June 27th, 2004

little review

Poem For Sunday

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And gacked from xochiquetzl, whom it turns out I know from the Ghost of Fandom Past...this is really not true but of the choices it's as good as any. Voyeurism is SO my kink! Collapse )

Today we are going to the Folklife Festival at the Smithsonian, and hopefully into the National Gallery of Art to see the Hudson River School exhibit. It is absolutely gorgeous out and both my horoscope and my tarot card reading for the day say things like, "You can't go wrong by expressing your needs and how they fit in with the collective agenda. Feel free to focus on yourself today and be selfish about your passions."

Hope everyone else has a lovely Sunday! And, Marylanders, we must all be home at 9 p.m. tonight, because Snakehead Terror is on the Sci-Fi Channel. "Mutant, amphibious snakehead fish feast on humans as they close in on a Maryland village where the only obstacle is the local sheriff (Bruce Boxleitner)." I figured he was hard up for work after Babylon 5 went off the air but I had no idea things had gotten this bad. Carol Alt's his co-star. Whee!
little review

Folklife

What a perfectly gorgeous day for being at the Folklife Festival -- last year we had to miss it, as we were out of town, and the year before when it was a hundred degrees with smoke from Quebec forest fires blowing over the region, I wound up in the hospital with a migraine (I'd never had a full-blown one before, didn't realize that dizziness, throwing up and the belief that violent death could not be more painful than such a headache were all normal symptoms). Today it was in the low 80s and breezy, not too mobbed to get drinks whenever we felt like it, and my father decided to come with us after dropping my mother off at the airport to visit my sister so we took a leisurely pace through.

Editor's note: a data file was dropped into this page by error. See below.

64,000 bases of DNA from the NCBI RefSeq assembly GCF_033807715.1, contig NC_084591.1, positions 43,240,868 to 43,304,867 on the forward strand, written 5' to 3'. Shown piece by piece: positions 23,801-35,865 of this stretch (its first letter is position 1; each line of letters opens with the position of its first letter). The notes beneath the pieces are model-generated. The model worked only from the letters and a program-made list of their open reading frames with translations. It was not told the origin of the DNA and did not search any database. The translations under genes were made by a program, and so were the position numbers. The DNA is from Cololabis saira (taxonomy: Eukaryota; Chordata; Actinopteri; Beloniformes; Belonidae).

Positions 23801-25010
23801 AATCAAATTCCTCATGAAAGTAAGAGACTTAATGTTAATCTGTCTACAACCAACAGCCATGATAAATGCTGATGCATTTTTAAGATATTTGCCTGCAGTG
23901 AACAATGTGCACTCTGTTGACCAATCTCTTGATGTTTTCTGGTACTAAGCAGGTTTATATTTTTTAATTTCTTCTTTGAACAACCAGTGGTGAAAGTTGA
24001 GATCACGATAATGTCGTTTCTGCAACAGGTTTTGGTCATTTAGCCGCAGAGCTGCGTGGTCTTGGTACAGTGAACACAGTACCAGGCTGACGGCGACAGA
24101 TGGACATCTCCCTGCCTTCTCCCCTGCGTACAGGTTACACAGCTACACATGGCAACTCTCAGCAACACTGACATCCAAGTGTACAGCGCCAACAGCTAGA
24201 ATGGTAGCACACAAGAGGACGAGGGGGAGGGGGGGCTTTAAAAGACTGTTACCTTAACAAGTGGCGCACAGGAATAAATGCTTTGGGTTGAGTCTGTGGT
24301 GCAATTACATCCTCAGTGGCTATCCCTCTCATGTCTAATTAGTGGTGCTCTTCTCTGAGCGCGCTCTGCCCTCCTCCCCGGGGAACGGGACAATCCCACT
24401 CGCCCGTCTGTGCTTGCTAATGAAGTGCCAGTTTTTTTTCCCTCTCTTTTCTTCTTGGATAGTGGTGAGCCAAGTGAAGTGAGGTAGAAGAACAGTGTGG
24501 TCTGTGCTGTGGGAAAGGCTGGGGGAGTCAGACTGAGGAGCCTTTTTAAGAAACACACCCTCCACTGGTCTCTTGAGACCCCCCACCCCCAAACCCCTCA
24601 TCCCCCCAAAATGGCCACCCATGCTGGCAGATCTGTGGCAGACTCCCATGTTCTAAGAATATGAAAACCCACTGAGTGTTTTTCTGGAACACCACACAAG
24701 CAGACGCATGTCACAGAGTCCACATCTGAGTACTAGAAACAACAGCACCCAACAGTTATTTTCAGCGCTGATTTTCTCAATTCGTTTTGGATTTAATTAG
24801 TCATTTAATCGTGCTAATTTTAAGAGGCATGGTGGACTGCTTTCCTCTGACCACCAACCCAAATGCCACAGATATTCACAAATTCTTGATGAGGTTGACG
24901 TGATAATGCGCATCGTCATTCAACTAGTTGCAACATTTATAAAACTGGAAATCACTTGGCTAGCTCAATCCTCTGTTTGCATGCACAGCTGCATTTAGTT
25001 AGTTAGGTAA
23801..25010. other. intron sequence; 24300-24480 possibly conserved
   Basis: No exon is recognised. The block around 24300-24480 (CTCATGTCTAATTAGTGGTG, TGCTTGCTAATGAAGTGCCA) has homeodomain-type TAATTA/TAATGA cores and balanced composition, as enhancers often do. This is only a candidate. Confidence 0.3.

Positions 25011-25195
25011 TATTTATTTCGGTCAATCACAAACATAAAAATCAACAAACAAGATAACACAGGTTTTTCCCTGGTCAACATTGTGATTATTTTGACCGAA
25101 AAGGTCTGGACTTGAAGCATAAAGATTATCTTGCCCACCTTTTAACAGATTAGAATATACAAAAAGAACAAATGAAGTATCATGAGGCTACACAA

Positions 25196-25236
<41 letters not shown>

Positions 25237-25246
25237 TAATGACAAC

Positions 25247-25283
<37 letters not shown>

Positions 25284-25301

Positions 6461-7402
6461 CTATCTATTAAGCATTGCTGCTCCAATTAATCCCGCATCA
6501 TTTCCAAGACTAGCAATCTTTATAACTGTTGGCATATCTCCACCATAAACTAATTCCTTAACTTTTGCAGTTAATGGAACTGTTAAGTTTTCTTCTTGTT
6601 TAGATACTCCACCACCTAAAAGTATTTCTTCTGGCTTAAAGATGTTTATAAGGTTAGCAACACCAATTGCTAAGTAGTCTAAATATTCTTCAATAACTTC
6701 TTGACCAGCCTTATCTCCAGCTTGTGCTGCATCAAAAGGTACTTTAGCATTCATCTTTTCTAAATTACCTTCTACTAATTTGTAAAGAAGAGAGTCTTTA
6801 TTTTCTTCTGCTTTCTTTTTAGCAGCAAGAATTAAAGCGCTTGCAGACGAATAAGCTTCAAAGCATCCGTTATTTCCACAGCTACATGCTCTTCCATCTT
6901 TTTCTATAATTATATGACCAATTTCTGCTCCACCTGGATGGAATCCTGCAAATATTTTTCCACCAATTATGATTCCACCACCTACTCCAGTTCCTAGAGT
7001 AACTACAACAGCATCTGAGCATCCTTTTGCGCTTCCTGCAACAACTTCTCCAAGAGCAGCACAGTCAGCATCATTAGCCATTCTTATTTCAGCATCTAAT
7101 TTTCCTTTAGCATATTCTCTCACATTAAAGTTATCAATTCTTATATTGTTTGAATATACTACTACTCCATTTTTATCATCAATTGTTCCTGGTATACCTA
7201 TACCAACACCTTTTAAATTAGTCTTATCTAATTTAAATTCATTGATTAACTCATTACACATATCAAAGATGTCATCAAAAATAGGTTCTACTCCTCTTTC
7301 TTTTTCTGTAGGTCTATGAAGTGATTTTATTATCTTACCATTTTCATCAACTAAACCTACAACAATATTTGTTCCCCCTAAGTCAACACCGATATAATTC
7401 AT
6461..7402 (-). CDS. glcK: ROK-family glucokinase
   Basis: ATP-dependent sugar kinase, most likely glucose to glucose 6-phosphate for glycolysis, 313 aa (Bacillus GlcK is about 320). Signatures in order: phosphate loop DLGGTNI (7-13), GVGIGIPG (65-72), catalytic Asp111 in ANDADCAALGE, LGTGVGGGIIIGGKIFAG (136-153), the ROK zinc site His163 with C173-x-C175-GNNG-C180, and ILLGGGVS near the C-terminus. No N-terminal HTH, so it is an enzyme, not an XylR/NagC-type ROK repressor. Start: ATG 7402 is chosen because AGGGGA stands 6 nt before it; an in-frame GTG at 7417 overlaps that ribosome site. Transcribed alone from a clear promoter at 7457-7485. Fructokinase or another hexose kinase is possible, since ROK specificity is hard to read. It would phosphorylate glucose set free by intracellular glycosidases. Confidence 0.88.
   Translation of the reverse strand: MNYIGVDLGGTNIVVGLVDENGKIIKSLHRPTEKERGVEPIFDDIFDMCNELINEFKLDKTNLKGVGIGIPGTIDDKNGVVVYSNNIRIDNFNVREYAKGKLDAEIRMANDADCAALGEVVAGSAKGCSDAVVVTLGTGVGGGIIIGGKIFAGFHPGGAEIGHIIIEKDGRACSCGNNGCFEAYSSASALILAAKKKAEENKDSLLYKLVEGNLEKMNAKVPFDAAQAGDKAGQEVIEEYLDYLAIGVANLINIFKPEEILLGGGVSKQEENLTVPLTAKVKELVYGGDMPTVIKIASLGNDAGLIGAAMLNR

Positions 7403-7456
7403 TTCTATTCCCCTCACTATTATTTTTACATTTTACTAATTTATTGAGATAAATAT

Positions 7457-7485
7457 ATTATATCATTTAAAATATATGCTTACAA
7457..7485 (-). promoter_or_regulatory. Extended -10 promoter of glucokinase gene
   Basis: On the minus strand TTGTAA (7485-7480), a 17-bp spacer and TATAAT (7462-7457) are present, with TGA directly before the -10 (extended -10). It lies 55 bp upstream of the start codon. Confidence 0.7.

In addition to exhibits on Haiti and on Latino music (which could be heard all across the National Mall), one of the themes of this year's festival is Water Ways: Mid-Atlantic Maritime Communities. There was a Chesapeake Bay skipjack -- an oyster boat -- on display along with boat-building tents where people were actually building little rowboats and sailboats, exhibits on commercial fishing and crab traps (Phillips Seafood was there, selling crab cakes and making the entire Mall smell like a fried seafood restaurant which is all to the good as far as I'm concerned), artists carving decoys, water safety and rescue information, and many models of ships. We wandered through those tents, then briefly through the Haitian cooking exhibits.

Then we walked through the National Gallery of Art Sculpture Garden into the museum to see a collection of landscape paintings by Sanford Gifford, one of the Hudson River School artists; we used to go to the Wadsworth Atheneum and the New Britain Museum of American Art when my in-laws lived in Hartford, where the influence of Church, Cole and Bierstadt is much in evidence, and where I discovered Gifford. Autumn was apparently his favorite season, and sunset his favorite time of day, and he loved mountains and shores, so the paintings are suffused with red and violet light and there's a great deal of greenery and waterside scenery -- as with most of the Hudson River School artists, with the people and animals greatly diminished by the landscapes. He lost a brother in the Civil War, which is a big theme in his work, and you can see where Thomas Kinkade swiped some of his mountain lake imagery and use of light.

I'll take a break from nature photography for some pictures from downtown...


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We came home for dinner as the boys start camp tomorrow and wanted time to chill out. I had to fold laundry and put on Jesus Christ Superstar while they were playing down the basement; to my surprise they both came up to watch, having heard the music, and we ended up talking them through the Gospels while watching. I should perhaps add that, being Jewish, some of my earliest exposures to the Gospels were via JCS and Godspell, long before I actually read the New Testament, so my Jesus has always been a hippie Jesus who fights corrupt authority, preaches love and doesn't put up with infighting among his followers regarding things they don't approve of concerning one another's lifestyles. How come the Fundamentalists have never heard of that Jesus? I can see him in the Gospels just fine.